Yesterday on 23 June 2016, Britons went to the polls and voted in favour of Brexit, namely to leave the European Union. As a result, David Cameron, UK Prime Minister, resigned. What will be the consequences for both UK and EU?
The bell tolls for the European Union today. Yesterday on 23 June 2016, Britons went to the polls and voted to put an end to their engagement in the European integration process once and for all.
More precisely, 51.9% voted in favour of Brexit, while 48.1% voted for remaining in the European Union.
These results will leave deep scars in the United Kingdom society. This is particularly true if we consider the results in certain regions of the country such as Scotland and Northern Ireland, where voters clearly stated their wish to stay in the European Union.
David Cameron has resigned as prime minister, although he promised to remain in post until the autumn. Now , whoever leads the country will have to guide the constitutional way out of the EU, to manage negotiations for a new trade agreement and to control the effects of the vote on the country.
While announcing his resignation, Cameron also said he would not yet trigger article 50, namely the clause in the Lisbon treaty that kicks off the two-year process of withdrawal from the EU. So what are UK plan to leave? What will be the consequences of this decision? What will be the reaction of the EU?
What is UK plans to leave?
In an article appeared on globalriskinsights.com, Chris Grayling, cabinet minister and one of the leaders of the Leave campaign, was reported as saying that an informal process should be Westminster’s ambition for Brexit. According to him, the UK should start negotiations on a trade deal in exchange for a continuation of the UK’s participation in the EU budget.
Ideally, he added, bills should be introduced in order to limit the interventions of the European Court of Justice on human rights issues in Great Britain. Britain should also aim to scrap VAT on tampons and energy bills, as well as control immigration by establishing an “Australian-style points system”.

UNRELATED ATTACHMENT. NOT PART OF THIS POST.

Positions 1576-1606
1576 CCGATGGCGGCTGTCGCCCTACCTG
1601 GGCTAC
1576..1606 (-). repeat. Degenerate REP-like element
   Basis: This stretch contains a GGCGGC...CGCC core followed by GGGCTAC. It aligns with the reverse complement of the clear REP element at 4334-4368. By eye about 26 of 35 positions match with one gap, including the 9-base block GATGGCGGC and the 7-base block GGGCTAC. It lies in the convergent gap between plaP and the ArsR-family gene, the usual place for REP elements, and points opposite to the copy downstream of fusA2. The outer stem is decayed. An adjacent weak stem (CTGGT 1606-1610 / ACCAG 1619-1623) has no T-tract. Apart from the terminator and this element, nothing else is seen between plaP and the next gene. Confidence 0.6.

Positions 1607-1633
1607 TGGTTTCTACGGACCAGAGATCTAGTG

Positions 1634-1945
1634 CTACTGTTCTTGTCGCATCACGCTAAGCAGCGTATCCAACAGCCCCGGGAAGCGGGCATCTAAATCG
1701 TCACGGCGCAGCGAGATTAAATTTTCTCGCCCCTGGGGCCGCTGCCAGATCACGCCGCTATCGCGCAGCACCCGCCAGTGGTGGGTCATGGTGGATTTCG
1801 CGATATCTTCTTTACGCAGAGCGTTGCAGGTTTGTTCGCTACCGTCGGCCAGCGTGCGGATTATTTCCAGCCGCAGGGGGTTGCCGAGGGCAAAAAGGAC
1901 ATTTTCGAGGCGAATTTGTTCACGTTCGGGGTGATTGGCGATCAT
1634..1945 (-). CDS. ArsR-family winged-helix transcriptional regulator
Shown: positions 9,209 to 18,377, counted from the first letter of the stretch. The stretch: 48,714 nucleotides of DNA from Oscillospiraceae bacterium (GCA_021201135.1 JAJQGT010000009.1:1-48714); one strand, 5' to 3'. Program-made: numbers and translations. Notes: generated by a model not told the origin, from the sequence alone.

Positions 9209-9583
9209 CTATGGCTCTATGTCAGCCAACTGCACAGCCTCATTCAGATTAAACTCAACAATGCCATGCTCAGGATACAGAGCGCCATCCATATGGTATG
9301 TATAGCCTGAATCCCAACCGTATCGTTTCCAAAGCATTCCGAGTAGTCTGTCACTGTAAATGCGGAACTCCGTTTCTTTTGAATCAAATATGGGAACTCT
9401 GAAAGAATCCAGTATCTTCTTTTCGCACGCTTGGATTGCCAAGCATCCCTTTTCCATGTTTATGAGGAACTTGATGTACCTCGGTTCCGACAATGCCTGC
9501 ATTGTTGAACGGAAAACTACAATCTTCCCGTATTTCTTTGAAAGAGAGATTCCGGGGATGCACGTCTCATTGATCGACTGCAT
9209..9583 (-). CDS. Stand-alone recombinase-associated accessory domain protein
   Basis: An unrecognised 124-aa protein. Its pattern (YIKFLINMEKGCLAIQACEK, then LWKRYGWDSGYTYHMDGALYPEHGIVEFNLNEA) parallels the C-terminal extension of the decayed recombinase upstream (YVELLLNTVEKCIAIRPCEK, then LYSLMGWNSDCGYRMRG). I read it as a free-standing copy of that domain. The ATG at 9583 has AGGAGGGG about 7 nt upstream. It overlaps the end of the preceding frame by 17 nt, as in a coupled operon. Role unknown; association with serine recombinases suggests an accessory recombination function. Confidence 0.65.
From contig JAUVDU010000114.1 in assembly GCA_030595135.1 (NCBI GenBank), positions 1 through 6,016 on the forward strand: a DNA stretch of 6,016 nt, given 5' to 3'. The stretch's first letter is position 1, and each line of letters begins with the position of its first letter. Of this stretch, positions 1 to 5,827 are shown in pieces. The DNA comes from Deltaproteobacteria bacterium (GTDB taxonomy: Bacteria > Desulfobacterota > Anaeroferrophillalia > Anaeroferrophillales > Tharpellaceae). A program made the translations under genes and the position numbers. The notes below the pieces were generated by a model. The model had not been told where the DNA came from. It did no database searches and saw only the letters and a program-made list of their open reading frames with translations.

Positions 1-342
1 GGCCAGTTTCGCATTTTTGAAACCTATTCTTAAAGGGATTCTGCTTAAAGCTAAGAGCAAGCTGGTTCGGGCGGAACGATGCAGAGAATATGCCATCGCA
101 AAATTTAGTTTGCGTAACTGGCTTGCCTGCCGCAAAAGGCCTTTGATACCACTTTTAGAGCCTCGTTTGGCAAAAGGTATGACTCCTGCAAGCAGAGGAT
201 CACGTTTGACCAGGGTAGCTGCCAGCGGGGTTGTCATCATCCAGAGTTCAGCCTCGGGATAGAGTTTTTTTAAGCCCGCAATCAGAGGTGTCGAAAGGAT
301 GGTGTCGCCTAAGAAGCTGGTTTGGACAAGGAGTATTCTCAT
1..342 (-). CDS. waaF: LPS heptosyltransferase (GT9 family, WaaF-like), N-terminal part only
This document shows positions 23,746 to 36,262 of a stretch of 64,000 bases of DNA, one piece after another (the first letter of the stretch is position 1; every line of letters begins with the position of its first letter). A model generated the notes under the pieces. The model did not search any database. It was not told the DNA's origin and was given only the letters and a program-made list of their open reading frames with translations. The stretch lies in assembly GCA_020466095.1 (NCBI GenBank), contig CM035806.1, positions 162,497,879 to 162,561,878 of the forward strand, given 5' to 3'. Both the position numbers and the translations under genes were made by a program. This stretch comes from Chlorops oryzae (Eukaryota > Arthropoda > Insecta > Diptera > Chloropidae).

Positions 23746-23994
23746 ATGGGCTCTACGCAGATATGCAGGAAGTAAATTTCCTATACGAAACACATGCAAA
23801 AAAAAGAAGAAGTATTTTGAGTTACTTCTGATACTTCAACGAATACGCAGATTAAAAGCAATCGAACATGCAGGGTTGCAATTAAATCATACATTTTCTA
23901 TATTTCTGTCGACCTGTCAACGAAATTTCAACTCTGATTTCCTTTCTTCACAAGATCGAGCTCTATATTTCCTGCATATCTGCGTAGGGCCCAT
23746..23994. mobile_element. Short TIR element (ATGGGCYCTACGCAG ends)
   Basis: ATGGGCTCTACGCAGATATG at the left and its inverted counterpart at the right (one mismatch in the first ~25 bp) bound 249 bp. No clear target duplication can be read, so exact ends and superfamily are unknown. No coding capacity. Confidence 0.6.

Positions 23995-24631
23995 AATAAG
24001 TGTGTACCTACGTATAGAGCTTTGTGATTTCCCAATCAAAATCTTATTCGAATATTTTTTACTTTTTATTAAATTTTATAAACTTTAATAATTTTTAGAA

Meanwhile, externally, the government would start negotiations with third countries in order to establish trade agreements.
Internally Scots’ re-emerging claim for independence could also be a problematic point in the Government agenda. The majority of Scots and Irish voted to stay in Europe and might decided call for another referendum on independence or, in the case of Northern Ireland, to require the reunification with the Republic of Ireland.
The government will also have to face the economic impact of the vote, considering that multinationals and the City would start implementing their contingency plans and to relocate part of their activity to EU soil.
What will be the consequences of this decision?
A strong hand at the negotiation table is expected by Brussels and other EU capitals, as it is important for the European Institutions to give the impression that it is a burdensome prospect to leave the EU and prevent eurosceptic parties from banking on Brexit.
Therefore, there is no guarantee of getting a good trade partnership for Britons because EU trade partnerships of Switzerland, Norway or Albania, although claimed as a solution by Brexiters since the beginning of the campaign, they all present some downsides.
Considering that services are not included in traditional trade deals, the UK will probably have to join the free-trade zone, unless to renounce trading with the EU in a sector worth 80% of the country’s economic output. Therefore, if they accepted joining the free-trade area, Britons would still be exposed to Brussels’ rules.
Meanwhile, he continues, the new government in place will be under great pressure due to trade uncertainty and the its potential impact on the UK economy that, according to the UK Government’s estimation, would shrink by 6% in the next two years, while inflation would rise more sharply, and house prices would be 18% lower. Therefore, Westminster will probably look for a quick deal to avoid further risks.
What will be the reaction of the EU?
The aftermath of Brexit will be a challenging time for the EU. Indeed, the UK, one of the EU most influential members, worth a fifth of its economy as well as a strong military and a great deal of soft power, has broken the taboo of leaving the ever closer Union and, for the first time in its history, the European institutions must now formally organize a break up.
Contingency plans were established by both the Bank of England and European Central Bank to deal with a “Brexit shock” to sterling and the euro – at least in the short term. From today on, state leaders and the President of the three EU main institutions, such Donald Tusk, Jean-Claude Juncker and Martin Schulz, will start a series of political meetings aimed to both build the EU negotiating line with the UK and discuss the future of the EU integration.
In the meantime, Europhile circles have started again to talk of moving on to further integration. Indeed, now that the UK is officially out and there is no main opponent to the creation of an EU army, Brussels could push for this new step. Another idea could also be to opt for a further integration of the euro zone.
The momentum created by a Brexit could be used by EU leaders to relaunch the European project, although French and German political agendas in do not favour a drastic move. Indeed, general elections will be held in both Germany and in France in 2017. In any case, it is sure that the EU will be forced to propose some kind of solution to Europeans.
For more information on the Brexit consequences, read NEU’s selection of articles here.